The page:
When parents divorce or separate, it is likely their children will be affected most of all. When it comes to issues of child custody in Connecticut, disputes could also arise between parents who were never married, but who are no longer in an intimate relationship. Custody matters need to be ironed out in these situations as well and sometimes they can involve grandparents and other relatives, too.
Most states will award sole custody to the mother when their parents were never married, though it is not automatic and the father has every right to pursue custody when circumstances warrant. An unwed father usually isn't awarded custody, though it is certainly possible. He can seek legal counsel if he wishes to obtain custody and/or parenting time with his children. As with parents who are divorcing, child custody and parenting time arrangements can be ironed out between the unmarried parents or by a family court judge who will look at what is in the best interests of the children.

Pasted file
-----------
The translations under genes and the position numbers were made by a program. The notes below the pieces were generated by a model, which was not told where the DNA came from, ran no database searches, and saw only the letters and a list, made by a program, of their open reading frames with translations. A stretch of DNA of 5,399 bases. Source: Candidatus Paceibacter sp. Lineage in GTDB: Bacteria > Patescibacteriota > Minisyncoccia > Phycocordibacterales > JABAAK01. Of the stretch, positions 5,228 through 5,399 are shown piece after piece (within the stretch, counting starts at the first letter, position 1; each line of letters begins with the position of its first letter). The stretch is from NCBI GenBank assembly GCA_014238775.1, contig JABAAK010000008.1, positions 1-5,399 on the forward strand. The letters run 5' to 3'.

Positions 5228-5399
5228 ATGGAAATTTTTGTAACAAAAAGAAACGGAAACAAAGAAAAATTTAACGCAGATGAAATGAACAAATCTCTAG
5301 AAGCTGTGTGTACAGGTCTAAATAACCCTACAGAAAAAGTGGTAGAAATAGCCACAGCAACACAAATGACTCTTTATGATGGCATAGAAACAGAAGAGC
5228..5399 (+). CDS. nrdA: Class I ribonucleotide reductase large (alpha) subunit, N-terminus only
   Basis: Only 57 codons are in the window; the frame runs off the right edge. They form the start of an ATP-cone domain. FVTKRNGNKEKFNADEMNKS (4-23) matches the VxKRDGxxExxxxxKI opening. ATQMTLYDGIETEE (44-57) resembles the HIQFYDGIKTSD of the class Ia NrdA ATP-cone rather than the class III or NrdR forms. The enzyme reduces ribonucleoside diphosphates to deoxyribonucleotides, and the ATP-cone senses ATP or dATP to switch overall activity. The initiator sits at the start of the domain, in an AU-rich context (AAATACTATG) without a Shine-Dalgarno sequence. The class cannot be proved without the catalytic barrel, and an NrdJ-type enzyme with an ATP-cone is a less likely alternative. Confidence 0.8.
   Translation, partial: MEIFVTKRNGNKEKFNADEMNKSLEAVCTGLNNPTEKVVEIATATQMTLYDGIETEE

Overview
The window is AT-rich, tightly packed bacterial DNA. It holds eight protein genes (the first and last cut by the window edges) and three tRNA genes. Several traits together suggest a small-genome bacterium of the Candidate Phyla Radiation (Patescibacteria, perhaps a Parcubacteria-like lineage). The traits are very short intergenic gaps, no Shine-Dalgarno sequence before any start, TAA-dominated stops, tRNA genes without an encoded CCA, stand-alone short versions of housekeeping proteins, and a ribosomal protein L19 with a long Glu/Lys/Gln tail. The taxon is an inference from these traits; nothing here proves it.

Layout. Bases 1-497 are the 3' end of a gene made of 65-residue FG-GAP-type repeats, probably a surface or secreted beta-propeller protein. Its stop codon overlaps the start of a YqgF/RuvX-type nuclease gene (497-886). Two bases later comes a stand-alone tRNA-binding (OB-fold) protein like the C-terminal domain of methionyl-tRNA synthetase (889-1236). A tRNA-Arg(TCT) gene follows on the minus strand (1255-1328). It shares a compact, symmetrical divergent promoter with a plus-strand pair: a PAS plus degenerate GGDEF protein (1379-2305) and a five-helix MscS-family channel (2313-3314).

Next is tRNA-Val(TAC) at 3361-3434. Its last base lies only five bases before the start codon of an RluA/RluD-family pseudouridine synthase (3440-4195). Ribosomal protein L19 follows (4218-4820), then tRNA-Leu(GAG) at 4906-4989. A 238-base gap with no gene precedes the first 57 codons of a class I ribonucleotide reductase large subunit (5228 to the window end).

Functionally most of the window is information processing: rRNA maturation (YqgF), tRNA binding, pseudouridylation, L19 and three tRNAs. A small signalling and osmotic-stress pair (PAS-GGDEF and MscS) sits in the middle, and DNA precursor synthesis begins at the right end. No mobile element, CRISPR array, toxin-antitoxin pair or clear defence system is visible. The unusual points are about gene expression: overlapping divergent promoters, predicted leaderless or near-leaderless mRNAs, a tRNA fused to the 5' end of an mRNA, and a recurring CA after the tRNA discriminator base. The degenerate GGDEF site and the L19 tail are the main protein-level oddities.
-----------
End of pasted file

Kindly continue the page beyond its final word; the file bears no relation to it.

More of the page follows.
Since the couple was never married, it is likely they will solely be focused on their children after they have separated. So, in many instances the process of ending a relationship may be much more simple unless someone other than the parents wishes to petition for custody -- like grandparents or other relatives. In these cases, the individual seeking custody will have to file a document usually called a nonparental custody petition.
Disputes over child custody can be emotionally fraught and the processes can be complex depending upon a client's situation. A Connecticut attorney experienced in family law can offer legal advice in keeping with the laws of the state. A lawyer may be able to help a client obtain the custody and visitation agreement best suited for him or her and the children involved.